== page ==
3. Explore the Ukrainian Cultural Heritage Village – Edmonton is known for its large Ukrainian population dating back to the 1890s. Visit the open air Ukrainian Cultural Heritage Village to immerse yourself in this fascinating history. Admission is $15 for adults, $13 for seniors older than 65, $10 for youth 7-17, and free for kids under 6 years old.

4. Step back in time at the Fort Edmonton Park – You simply can’t miss out on another open-air museum, Fort Edmonton Park. This is a reconstruction of an 1846 Hudson's Bay Company fort and the 1885 pioneer town. Kids and adults alike love FEP – look out for their many seasonal events throughout the year. *Note that the park is closed for extensive renovations until May 2021.

5. Tour the Alberta Legislative Building – Admire the capital building and learn all about the provincial government by touring the Alberta Legislative Building. The adjacent Legislative Assembly Visitor Centre is also home to displays featuring local art, culture, and history. Tours are free for all ages.

Immigrant Services in Edmonton

As a newcomer to Edmonton, there are plenty of services designed to help you settle in and access resources.

  • Edmonton Immigrant Services Association – EISA provides programming and services designed to help immigrants integrate, settle and adapt to life in Edmonton. They are dedicated to helping you access education and other resources.

Address: Suite #201, 10720-113 Street, Edmonton, AB, T5H 3H8

  • Welcome Centre for Immigrants – The Edmonton Mennonite Centre for Newcomers (EMCN) provides support and services to new Edmontonians, regardless of their religious affiliation. They can help you fill in forms, search for work, learn English, and meet new friends.

Address: 7609 38 Ave NW, Edmonton, AB T6K 3Y7

  • Edmonton Region Immigrant Employment Council – The Edmonton Region Immigrant Employment Council (ERIEC) acts more like a social enterprise than a not-for-profit organization. They are dedicated to helping immigrants leverage their education and experience to gain access to meaningful employment.

Address:  #304, 10209–97 ST, Edmonton, AB T5J 0L6

The Edmonton Public Library 

The Edmonton Public Library (EPL) consists of 21 branches across the city and is open to all Edmontonians. Registering for a library card is free, which allows you to borrow books, DVDs, CDs and other resources. Librarians are always happy to teach you how to use the library and assist you with the computers. You can come here to use the internet, relax and read or do research. The EPL also hosts clubs, kids’ activities and other community events.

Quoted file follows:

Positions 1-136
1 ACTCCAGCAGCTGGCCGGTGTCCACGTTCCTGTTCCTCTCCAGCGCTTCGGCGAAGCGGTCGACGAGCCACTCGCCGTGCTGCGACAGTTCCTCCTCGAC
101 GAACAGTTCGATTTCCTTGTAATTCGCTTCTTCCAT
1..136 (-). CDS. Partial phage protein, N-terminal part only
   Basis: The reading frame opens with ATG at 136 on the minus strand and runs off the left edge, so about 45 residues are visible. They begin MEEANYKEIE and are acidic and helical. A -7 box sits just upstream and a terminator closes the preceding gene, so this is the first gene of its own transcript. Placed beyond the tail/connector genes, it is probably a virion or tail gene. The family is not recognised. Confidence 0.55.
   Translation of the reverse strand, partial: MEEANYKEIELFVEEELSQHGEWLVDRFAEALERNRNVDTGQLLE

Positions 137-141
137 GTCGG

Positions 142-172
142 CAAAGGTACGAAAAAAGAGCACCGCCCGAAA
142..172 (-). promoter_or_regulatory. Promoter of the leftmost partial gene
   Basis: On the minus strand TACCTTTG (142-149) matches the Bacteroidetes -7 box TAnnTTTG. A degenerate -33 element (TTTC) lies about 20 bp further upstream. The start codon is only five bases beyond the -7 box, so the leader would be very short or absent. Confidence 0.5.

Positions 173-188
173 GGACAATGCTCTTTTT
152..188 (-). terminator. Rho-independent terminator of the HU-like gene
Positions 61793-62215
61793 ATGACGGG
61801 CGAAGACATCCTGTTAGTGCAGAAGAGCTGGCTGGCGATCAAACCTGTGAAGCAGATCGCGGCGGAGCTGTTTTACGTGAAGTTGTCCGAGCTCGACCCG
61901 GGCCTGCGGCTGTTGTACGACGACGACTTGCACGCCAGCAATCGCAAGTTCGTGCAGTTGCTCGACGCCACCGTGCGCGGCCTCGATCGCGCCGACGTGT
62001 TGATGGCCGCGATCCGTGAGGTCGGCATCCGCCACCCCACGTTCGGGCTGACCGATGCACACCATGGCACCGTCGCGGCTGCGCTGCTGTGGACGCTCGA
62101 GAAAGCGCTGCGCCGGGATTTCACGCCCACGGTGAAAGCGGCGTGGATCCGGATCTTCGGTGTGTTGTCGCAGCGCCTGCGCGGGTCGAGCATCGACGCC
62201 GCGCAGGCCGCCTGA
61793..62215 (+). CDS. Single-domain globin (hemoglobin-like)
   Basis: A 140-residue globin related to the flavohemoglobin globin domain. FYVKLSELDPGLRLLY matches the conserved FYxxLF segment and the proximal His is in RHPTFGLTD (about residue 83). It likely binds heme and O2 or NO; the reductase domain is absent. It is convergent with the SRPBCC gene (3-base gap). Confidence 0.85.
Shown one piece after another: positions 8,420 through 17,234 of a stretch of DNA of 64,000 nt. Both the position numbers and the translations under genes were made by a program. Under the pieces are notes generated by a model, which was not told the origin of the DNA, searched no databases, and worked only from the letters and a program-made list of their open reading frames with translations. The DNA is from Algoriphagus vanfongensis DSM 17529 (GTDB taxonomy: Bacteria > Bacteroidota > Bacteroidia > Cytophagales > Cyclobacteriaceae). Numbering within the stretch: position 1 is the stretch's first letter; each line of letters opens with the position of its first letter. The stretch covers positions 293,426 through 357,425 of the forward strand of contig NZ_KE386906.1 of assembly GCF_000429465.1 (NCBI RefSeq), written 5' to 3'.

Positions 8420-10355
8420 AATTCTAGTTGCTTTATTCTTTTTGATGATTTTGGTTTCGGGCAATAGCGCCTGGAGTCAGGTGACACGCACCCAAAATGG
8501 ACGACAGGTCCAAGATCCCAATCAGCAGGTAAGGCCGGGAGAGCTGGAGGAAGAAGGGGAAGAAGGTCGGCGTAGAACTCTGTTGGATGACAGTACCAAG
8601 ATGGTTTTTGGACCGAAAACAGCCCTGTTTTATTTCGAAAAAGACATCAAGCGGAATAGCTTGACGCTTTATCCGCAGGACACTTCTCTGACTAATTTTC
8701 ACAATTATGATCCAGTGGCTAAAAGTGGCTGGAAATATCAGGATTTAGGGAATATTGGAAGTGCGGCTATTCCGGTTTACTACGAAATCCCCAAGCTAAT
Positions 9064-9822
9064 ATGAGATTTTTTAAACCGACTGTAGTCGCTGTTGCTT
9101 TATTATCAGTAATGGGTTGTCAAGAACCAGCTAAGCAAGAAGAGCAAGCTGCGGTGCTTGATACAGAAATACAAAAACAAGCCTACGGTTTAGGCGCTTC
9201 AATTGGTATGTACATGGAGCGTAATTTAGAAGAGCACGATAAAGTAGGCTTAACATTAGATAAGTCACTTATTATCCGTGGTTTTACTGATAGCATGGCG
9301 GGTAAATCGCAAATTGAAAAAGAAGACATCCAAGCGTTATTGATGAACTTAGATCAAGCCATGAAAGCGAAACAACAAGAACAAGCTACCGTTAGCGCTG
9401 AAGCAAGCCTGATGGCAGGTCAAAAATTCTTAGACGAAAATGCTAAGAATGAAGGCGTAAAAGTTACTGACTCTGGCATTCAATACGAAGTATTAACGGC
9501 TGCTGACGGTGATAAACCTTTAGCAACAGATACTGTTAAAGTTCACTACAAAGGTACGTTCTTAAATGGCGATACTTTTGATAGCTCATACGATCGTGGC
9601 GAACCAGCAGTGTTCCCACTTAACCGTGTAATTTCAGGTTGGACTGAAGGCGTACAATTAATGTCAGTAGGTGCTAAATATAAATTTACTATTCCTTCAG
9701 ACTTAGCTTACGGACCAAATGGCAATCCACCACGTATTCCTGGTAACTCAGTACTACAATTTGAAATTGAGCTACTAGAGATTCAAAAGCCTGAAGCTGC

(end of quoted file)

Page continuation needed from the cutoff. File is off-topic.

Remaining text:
Main branch: Enterprise Square, 10212 Jasper Avenue, Edmonton AB T5J 5A3

Getting to and from Edmonton

Edmonton is the northernmost city in North America with a population greater than one million residents. It is 3 hours north of Calgary by car and a 12-hour drive from Vancouver.

Most people arrive in Edmonton by air or by car. It is important to note that passenger rail travel is uncommon and often quite expensive in Canada. For long distance travel, most Canadians drive, fly or take Greyhound buses.

Reference list





Government of Canada, Statistics Canada (2016). Census Profile, 2016 Census - Edmonton, City [Census subdivision], Alberta and Division No. 11, Census division [Census division], Alberta. [online] Statcan.gc.ca. Available at: https://www12.statcan.gc.ca/census-recensement/2016/dp-pd/prof/details/page.cfm?Lang=E&Geo1=CSD&Code1=4811061&Geo2=CD&Code2=4811&Data=Count&SearchText=edmonton&SearchType=Begins&SearchPR=01&B1=All&TABID=1 [Accessed 16 Dec. 2019].

Lambert, T. (2010). A History of Edmonton. [online] Localhistories.org. Available at: http://www.localhistories.org/edmonton.html [Accessed 12 Dec. 2019].

Pelmorex Inc (2013). Statistics: Edmonton, Alberta - The Weather Network. [online] legacyweb.theweathernetwork.com. Available at: https://www.theweathernetwork.com/ca/api/sitewrapper/indexb=/statistics/&p=/forecasts/statistics/index&url=/statistics/caab0103/edmonton///? [Accessed 12 Dec. 2019].

Statistics Canada (2011). 2011 National Household Survey: Data tables – Religion (108), Immigrant Status and Period of Immigration (11), Age Groups (10) and Sex (3) for the Population in Private Households of Canada, Provinces, Territories, Census Metropolitan Areas and Census Agglomerations, 2011 National Household Survey. [online] Statcan.gc.ca. Available at: https://www12.statcan.gc.ca/nhs-enm/2011/dp-pd/dt-td/Rp-eng.cfm?LANG=E&APATH=3&DETAIL=0&DIM=0&FL=A&FREE=0&GC=0&GID=0&GK=0&GRP=0&PID=105399&PRID=0&PTYPE=105277&S=0&SHOWALL=0&SUB=0&Temporal=2013&THEME=95&VID=0.

Wikipedia Contributors (2019). First Nations in Alberta. [online] Wikipedia. Available at: https://en.wikipedia.org/wiki/First_Nations_in_Alberta.